Repeating many of the themes and best lines from his convention speech last week, President Barack Obama told a crowd of 11,000 people Saturday that the election is "a choice between two fundamentally different paths for America, two fundamentally different visions for our future."
He said his opponent, Republican nominee Mitt Romney, offers "the same prescriptions they've had for 30 years. Tax cuts, tax cuts, gut a few regulations, some tax cuts. … Tax cuts to help you lose a few extra pounds. Tax cuts to help your love life."
"We've tried what they're peddling; it didn't work," he said. "We're not going back. We're going forward."
Obama later made a surprise stop at the West Tampa Sandwich Shop, a small but iconic Cuban eatery known for the political talk among its mostly Hispanic clientele and as a tour stop for politicians.
He walked in to cheers from the late lunch crowd and ordered Cuban sandwiches for his entourage, then went from table to table for about 45 minutes, getting varied and sometimes blunt responses from patrons.
"I'm with you 100 percent," said the mother of one boy whose Mohawk haircut Obama admired.
But Dan Gemmell, 63, a Democrat and a retired Army major, told Obama he is undecided, even though he voted for Obama in 2008. His reason: "I'm a Roman Catholic."
Obama has tangled with some Catholic leaders about the Affordable Care Act requirement that employer-provided health insurance cover birth control.
Earlier Saturday, speaking at St. Petersburg College's Seminole campus, Obama was accompanied by Florida Sen. Bill Nelson and Tampa Rep. Kathy Castor, and introduced by former Republican Gov. Charlie Crist, who created a national political story by endorsing Obama at the convention.
Citing Obama's 2009 economic stimulus plan and response to the BP oil spill, Crist told the crowd, "Even though I was still a Republican, we had an oil spill, we needed help for our teachers, our police, our firefighters, President Obama was there for us – and now it's time for us to be there for him."
He and Crist then repeated their famous hug from a 2009 Fort Myers appearance by Obama promoting the stimulus, the event that more than any other alienated Crist from fellow Republicans.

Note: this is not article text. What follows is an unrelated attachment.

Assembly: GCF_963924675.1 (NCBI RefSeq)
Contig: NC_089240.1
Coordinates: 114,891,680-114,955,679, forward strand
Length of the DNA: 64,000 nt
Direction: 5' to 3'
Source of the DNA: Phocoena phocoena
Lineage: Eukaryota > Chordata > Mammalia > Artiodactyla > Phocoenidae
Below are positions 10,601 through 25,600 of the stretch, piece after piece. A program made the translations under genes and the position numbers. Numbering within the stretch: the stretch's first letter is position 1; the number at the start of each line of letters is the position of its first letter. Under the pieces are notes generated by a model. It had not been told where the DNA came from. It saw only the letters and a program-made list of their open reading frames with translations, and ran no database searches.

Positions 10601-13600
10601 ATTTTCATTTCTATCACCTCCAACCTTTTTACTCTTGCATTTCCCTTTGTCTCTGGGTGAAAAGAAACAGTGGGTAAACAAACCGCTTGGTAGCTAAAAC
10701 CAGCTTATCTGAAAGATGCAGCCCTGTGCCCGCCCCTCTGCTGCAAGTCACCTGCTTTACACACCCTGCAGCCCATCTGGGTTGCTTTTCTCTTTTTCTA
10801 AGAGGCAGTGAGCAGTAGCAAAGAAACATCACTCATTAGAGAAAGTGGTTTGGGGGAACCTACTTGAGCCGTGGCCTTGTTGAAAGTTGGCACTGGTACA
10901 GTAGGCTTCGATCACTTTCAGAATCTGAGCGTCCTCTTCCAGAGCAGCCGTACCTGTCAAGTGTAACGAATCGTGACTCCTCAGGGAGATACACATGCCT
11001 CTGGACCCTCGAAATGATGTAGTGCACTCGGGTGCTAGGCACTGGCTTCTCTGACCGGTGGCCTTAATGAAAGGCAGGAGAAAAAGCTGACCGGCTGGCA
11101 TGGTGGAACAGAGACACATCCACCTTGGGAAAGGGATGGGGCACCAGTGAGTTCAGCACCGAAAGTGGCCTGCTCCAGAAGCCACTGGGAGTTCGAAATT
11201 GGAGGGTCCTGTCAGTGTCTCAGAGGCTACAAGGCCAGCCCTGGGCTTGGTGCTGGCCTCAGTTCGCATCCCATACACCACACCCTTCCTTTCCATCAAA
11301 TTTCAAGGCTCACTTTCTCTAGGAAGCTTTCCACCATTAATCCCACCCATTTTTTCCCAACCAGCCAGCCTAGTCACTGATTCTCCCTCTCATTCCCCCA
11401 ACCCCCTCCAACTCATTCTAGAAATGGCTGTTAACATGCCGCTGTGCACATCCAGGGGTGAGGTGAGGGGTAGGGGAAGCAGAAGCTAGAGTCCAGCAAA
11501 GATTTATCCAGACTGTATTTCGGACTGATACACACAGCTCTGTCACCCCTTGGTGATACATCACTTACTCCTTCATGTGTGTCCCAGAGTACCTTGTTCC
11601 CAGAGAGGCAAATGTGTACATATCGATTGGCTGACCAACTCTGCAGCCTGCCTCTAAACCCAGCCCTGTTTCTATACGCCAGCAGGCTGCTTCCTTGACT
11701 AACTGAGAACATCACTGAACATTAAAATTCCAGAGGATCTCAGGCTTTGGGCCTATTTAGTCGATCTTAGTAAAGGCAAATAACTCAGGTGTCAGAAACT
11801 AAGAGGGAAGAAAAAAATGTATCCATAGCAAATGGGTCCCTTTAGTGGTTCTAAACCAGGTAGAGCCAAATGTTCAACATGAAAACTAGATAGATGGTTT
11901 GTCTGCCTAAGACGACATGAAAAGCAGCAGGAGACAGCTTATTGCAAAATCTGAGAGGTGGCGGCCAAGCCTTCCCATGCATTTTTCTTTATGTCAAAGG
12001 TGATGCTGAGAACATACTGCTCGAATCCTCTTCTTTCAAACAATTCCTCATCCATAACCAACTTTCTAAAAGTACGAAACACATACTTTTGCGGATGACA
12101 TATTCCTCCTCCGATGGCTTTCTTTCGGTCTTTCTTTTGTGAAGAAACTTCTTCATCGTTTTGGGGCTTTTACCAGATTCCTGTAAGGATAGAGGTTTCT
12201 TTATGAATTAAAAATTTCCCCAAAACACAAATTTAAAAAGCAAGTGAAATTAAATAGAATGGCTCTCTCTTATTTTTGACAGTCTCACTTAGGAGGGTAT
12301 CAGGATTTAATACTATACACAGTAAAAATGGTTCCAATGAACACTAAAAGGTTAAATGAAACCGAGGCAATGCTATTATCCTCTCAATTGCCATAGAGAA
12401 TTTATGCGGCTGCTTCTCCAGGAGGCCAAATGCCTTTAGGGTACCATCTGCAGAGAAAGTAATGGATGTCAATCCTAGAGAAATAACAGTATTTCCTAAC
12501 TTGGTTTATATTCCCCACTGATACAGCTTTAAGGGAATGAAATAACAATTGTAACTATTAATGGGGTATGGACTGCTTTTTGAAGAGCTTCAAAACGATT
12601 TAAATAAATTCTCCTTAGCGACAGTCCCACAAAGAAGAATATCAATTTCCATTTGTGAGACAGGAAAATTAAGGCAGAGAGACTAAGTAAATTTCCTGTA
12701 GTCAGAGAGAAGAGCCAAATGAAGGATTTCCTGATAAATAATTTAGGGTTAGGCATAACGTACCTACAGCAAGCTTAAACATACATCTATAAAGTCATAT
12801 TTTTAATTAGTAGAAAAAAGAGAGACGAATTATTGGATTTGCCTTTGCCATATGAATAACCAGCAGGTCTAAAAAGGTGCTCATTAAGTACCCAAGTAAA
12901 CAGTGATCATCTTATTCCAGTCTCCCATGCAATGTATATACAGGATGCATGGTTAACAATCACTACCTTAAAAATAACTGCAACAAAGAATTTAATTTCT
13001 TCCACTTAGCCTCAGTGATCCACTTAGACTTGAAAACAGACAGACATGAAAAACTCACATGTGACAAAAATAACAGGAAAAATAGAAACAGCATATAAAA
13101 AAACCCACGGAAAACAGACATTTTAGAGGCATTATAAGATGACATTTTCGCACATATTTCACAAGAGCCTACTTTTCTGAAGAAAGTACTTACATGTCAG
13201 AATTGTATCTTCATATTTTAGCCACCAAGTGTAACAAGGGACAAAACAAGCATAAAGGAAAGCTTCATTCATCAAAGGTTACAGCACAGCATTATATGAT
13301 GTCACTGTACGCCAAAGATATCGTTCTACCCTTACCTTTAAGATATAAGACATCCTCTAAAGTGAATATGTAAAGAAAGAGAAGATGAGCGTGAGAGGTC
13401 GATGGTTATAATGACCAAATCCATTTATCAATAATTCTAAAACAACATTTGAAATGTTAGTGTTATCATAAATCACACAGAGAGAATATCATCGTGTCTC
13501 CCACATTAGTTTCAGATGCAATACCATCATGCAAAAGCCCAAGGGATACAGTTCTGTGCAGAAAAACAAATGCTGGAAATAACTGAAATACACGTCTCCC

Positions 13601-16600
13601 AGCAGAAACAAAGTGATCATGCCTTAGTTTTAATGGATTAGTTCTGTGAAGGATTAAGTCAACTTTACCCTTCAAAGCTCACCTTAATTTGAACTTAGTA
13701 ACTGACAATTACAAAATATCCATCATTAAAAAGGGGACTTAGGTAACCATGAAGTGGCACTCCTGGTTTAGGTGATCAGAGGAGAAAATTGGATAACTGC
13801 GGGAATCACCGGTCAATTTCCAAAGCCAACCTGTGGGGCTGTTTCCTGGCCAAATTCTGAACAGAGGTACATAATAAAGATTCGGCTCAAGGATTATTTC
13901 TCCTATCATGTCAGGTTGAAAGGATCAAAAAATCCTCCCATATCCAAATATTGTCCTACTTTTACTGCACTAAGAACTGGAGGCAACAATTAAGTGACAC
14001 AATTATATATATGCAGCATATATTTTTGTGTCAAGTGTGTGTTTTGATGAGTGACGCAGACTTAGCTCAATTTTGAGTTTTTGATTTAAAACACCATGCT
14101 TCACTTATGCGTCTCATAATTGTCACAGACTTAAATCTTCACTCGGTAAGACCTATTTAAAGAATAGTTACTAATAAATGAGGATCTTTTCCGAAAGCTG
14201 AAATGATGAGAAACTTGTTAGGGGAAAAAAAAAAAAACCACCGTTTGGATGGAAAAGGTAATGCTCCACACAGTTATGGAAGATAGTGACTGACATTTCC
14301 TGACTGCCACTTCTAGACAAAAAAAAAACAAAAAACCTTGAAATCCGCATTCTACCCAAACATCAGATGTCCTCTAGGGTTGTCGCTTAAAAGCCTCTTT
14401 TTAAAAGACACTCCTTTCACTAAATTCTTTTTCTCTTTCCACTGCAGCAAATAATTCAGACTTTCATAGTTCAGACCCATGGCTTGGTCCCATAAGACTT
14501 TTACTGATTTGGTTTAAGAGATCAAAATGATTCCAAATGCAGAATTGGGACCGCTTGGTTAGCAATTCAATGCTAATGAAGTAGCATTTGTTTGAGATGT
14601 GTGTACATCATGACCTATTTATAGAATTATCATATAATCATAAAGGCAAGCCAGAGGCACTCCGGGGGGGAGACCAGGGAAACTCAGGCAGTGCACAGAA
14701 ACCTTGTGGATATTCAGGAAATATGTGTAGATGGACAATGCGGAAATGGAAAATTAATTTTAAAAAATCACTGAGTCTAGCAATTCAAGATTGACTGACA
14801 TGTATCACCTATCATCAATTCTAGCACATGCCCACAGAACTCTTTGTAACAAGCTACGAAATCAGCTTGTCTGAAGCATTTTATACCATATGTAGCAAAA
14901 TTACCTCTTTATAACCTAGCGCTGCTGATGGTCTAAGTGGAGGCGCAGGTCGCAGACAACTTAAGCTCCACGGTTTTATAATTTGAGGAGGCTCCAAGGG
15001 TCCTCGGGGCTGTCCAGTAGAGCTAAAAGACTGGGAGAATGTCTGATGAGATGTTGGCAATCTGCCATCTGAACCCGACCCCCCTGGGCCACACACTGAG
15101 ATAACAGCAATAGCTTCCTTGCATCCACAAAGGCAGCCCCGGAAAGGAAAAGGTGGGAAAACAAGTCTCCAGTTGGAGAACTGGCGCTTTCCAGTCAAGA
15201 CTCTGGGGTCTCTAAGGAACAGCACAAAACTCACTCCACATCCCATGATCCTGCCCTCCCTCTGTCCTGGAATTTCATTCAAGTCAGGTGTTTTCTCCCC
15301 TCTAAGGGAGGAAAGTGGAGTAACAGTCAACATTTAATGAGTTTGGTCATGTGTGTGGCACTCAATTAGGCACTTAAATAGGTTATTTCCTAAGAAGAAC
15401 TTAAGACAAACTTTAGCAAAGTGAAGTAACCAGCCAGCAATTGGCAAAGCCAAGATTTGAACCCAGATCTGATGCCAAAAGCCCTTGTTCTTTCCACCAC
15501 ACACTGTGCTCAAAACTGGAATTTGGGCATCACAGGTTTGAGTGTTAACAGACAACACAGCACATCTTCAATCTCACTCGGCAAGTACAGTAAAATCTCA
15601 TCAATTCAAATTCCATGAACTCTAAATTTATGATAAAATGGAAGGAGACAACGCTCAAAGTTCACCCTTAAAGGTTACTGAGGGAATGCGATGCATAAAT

Nelson said he will introduce legislation backed by Obama on Tuesday to create a "Veterans Job Corps" to provide employment for returning veterans who can't find work, "in parks or conservations lands or with first responders."
He said of the campaign: "I've never seen it as ugly and nasty as it is out there."
Repeating a common political analysis, he said Florida will be decisive.
"You're in the state that is ground zero, and in the location that is ground zero," he said. "If President Obama carries Florida with 29 electoral votes, that is the election – and where is the swing part of Florida? It's right here," he said.
That clearly was the reason for Obama's visit. Saturday's appearances began a two-day Florida tour, the president's first stops in the 60-day convention-to-election day sprint, following a quick trip to Iowa and New Hampshire.
Later Saturday, Obama appeared before a racially mixed crowd stirred up with rock music and packed into the Kissimmee Civic Center in the heart of Central Florida's burgeoning and Democratic-leaning Puerto Rican community.
He is expected to finish today with speeches in Melbourne and West Palm Beach.
Asked aboard Obama's bus what the president will talk about in Melbourne, spokesman Jay Carney responded that Obama – unlike Romney -- has a plan for the space program.